Sunday, September 09, 2007

The Peter Principle: Why things always go wrong.

by Charlie Parsley
Incompetence is everywhere. Structures collapse due to faulty design. A theater house is built without enough seating for the theatrical productions. Motorists complain about problems in new cars. High school students cannot read. Sales clerks are insolent. Politicians are indecisive and ineffective.

As a reporter, Raymond Hull has had a variety of opportunities to study the workings of civilized society, and has repeatedly encountered incompetence in nearly every segment of industry. He has investigated and written about government, business, education, and has interviewed people from a variety of professions. He has noticed that, with few exceptions, men ‘bungle their affairs’.

Mr. Hull began asking questions of his acquaintances, and heard plenty of theories about why we’re in the state we’re in. Political irresponsibility. Fiscal crisis. Social changes. One night, during an intermission at a theater performance, Mr. Hull met Dr. Laurence J. Peter, and discovered that they shared this field of interest, as Dr. Peter was a scientist studying incompetence. They met after the show and spent a long evening discussing the doctor’s findings.

Together, they discovered commonalities among their observations. They have outlined these concepts and theories, and have made them available to the casual reader in a handsome 1969 paperback publication.

The Peter Principle: Why things always go wrong, by Dr. Laurence J. Peter and Raymond Hull. A Bantam Book, copyright 1969.

The Peter Principle applies to laws such as that of Murphy’s: a sort of theoretical social science. The Peter Principle describes the workings of a hierarchy, and so can be said to be the study of hierarchiology.

Dr. Peter hypothesized that the cause of workplace incompetence was an aspect of the way employees are chosen and placed in their position. Additional forces applied from the pyramidal chain-of-command structures predetermine how said employee will then rise up through the hierarchy in their workplace. A particular employee may advance from an entry-level role into a position with responsibility. It is in this moving, or, repositioning as is the current term, which will make all the difference.

If said employee is competent in the new role, he will then be eligible for promotion into another position. If said employee is not competent, then he will not be eligible. Therefore, he will remain in the position he is incompetent at. If said employee is competent as said before, promotion can and likely will continue until the employee reaches a plateau where he is no longer competent in the role and will therefore not be promoted again. Advancement up the hierarchy will continue until an employee is ineligible to proceed any further. He has then ‘reached his level of his incompetence.’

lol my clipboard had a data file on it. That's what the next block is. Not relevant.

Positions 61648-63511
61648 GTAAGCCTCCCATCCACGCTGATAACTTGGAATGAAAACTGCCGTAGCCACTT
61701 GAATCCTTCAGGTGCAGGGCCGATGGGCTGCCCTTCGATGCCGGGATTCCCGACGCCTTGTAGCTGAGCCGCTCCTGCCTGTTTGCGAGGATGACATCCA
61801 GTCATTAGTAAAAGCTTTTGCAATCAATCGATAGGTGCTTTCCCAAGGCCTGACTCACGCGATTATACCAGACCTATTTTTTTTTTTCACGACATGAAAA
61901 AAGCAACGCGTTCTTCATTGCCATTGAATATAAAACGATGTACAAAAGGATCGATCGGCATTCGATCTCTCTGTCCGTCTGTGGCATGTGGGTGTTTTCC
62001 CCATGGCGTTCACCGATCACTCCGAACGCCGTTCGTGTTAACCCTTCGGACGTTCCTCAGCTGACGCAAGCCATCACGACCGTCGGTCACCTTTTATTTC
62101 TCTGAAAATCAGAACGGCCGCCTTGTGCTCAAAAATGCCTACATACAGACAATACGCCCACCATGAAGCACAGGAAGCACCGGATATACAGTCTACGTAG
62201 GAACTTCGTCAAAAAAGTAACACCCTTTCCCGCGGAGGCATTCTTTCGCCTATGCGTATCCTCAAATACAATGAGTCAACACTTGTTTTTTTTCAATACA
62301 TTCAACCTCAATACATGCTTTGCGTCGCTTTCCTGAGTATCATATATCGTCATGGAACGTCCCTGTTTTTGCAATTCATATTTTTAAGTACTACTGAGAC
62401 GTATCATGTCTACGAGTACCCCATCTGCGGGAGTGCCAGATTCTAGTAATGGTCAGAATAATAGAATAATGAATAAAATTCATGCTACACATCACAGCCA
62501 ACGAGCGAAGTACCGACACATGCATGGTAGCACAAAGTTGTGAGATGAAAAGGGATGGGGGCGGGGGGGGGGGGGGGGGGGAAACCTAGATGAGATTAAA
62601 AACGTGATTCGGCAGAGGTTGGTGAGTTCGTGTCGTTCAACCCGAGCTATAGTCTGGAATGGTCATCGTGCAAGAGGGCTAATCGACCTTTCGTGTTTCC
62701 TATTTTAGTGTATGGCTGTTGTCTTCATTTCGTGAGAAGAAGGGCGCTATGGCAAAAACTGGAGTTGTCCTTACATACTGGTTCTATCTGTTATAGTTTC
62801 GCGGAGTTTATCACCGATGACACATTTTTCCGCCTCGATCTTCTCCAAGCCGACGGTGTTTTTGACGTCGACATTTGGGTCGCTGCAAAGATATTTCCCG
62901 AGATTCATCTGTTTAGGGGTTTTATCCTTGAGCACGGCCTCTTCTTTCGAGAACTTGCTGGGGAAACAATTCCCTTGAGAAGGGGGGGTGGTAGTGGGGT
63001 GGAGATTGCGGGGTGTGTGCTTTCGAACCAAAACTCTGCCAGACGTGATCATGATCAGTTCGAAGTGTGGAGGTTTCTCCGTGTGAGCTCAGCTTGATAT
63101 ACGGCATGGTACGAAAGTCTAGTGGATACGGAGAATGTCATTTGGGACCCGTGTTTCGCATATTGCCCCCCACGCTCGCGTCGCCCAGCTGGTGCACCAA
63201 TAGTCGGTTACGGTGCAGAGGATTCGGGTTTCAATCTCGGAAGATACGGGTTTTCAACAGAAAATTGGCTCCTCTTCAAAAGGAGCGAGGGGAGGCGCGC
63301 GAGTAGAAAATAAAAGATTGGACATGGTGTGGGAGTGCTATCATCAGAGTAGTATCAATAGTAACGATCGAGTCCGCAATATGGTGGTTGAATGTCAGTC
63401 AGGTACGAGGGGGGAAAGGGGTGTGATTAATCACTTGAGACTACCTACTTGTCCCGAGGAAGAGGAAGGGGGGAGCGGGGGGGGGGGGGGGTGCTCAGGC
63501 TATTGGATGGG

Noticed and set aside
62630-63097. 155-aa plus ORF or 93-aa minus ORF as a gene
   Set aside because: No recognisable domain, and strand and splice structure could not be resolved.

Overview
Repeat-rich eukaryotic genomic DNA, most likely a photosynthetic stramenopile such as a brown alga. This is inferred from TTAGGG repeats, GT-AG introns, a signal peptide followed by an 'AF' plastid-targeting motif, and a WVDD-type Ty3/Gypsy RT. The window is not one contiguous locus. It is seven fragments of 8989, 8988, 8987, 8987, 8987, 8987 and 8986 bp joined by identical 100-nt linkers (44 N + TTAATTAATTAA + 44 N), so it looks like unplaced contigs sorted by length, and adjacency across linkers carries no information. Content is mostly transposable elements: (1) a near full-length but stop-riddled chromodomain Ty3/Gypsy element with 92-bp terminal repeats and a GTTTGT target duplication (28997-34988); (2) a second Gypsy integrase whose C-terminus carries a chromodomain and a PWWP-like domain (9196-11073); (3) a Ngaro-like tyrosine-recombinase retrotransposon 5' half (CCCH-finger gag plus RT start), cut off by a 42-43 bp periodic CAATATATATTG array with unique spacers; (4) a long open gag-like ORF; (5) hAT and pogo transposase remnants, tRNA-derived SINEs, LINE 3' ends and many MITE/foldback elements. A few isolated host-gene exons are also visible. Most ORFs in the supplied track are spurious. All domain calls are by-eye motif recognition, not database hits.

Dr. Peter discovered a commonality: employees are first placed in a role they are competent at. Because of this competence, they are then promoted into another role, which may demand new skills. If the employee is not competent in the new position, then there will be no further promotion, and the employee is then stuck in that role.

“In time, every post tends to be occupied by an employee who is incompetent to carry out its duties.”

“In a hierarchy, every employee tends to rise to his level of incompetence.”

Mr. Hull goes on to provide ‘Case Studies’ of particular persons with thoughtful pseudo-names such as Mr. C. Breeze, D. Roane, Mr. B. Lunt, Miss P. Saucier of the Lomark Department Stores, Captain N. Chatters, General Goodwin, Roly Koster, and many more. Such names make page turning enjoyable, as the names are continually fresh and new, and never repeated.

Case studies provide insightful and believable profiles of the moderately competent worker, the competent worker and the incompetent, and how advancement for all will result in failure at some point.

A good, industrious auto mechanic, while and expert with cars, may become an auto shop owner, where he will continue to manage the cars rather than the finances or the other employees. Other employees may lag in their productivity if no one will provide the organization and coordination with the customers.

A current example: Arnold Schwarzenegger. Schwarzenegger has achieved his success from presenting himself to he public through bodybuilding and then films. He has excelled at entertainment. Yet he has now advanced into a higher public role with a very different skill set, that of politician, for which he has no prior experience. Has he reached his level of incompetence?

1 comment:

Jeff said...

Actually, I think the Peter Principle would more aptly apply to Arnold's successor, Gray Davis. With Arnold, it's more a matter of having reached his level of disinterest. The daily details of the job seem to bore him, and it's only when some sort of political or natural crisis arises that he fully feels in his element.

All of which is to say that he's been no better or no worse than any California governor since Jerry Brown.